I make no secret of the fact that I am a less than perfect mum. In fact, I think the reason people like to read this blog is because it makes them feel good about the way they parent. At the very least, they learn that they are not alone in their sub-par efforts.
But if I’m being really honest, I should probably admit that I’m not always being really honest. There are some things that I feel more embarrassed about and therefore, less inclined to share. It is surely a sign of the clean eating times that I am less inclined to admit some of the things I allow my children to eat than I would be if my child repeated a swear word.
Food is such a complex topic now. Exactly what constitutes healthy and who decides? The onslaught of information is one thing but the fact that much of it is contradictory and it appears to be written by people with questionable authority. It just leaves me throwing my hands in the air. Who is right?
And while the ‘experts’ fight over which foods you should be eating, it means zilch to two children who have their own ideas about what they will and won’t eat. I believe that school lunches will be the unravelling of my last shred of sanity.
I am reasonably happy if I send E off to school with a cheese spread sandwich, a piece of fruit, a piece of cake and some kind of dairy product. But then I read an article on Facebook that basically said none of the commercially available yoghurts marketed for kids are healthy, not even the organic ones. I couldn’t tell you who the author of the article was and what level of expertise they had to be making the claims that they were, but the seed had been sown. Suddenly a food choice I had thought was a sound one was in question.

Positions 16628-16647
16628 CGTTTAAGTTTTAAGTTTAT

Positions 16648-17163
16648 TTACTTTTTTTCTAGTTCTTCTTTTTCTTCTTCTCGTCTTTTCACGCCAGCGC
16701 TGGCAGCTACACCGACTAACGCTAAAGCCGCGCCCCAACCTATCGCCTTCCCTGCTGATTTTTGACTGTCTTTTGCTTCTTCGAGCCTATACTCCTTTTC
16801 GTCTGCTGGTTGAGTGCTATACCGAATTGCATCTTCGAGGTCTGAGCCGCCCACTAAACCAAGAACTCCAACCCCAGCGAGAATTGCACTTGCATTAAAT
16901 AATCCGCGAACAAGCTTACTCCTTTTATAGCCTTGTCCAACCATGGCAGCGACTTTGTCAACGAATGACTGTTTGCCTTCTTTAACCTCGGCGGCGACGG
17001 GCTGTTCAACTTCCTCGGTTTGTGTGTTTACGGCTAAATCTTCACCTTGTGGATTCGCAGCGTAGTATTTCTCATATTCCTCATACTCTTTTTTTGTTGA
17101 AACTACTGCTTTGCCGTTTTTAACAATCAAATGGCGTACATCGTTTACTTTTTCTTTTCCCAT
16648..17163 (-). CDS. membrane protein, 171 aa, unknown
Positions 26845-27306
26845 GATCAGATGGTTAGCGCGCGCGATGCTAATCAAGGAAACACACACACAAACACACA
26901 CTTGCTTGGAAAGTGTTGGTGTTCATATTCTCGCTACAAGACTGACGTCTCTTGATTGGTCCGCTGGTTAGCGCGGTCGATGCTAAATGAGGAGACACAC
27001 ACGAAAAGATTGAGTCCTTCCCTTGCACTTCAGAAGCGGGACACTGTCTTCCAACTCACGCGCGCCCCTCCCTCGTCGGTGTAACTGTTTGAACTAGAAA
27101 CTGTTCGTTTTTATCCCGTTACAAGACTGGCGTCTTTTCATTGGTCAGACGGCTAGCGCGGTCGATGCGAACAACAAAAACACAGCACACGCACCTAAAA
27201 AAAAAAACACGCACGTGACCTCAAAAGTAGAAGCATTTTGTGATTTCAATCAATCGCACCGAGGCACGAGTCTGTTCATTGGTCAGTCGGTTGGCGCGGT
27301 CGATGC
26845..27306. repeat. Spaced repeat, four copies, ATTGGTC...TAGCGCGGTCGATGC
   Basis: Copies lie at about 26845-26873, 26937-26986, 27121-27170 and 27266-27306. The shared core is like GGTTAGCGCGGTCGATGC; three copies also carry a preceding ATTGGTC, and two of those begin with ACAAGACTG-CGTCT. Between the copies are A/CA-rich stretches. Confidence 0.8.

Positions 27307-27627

And then there was the time I was scrolling through Instagram on my phone when I came across a photo of a mother and child sharing a lettuce. The captain said about how a mother and child sat in the sunshine sharing a lettuce. I felt instantly and deeply ashamed that I had never thought to do anything like that with my kids.
So in this age of social media, the messages about what GOOD mums feed their PRECIOUS kids are relentless. Meanwhile tired mothers everywhere are slinking through fast food drive-thus feeling like criminals.
And while I’m confessing, you may as well know my five year old loves fast food fries. I can’t even explain how this happened because like most parents, I made a pledge never to feed my children at ‘family restaurants,’ but hello, and welcome to reality, where the lolly bribes are rife and the TV is on all day long.
What I have taken on board is that using the freshest ingredients in their most natural state is optimal. This makes sense and I think most of us rely far less on packaged goods we have in the past. It’s a great thing. But I also know that I’m never going to keep chickens or make everything from scratch.. I like the idea of home grown fruit and vegetables but not the actual growing them part.
My kids are happy and healthy. They have bright eyes and boundless energy. They eat fruit and vegetables every single day. I wonder if I can give myself a break for a second and acknowledge that this is practically perfect parenting?
Because we mum’s don’t. We don’t acknowledge the great things we do – every single day. We keep it all together, sometimes under extraordinarily difficult circumstances, and yet we choose to focus on perceived failures instead. It’s exhausting to be so critical ALL THE TIME. I know you understand where I’m coming from.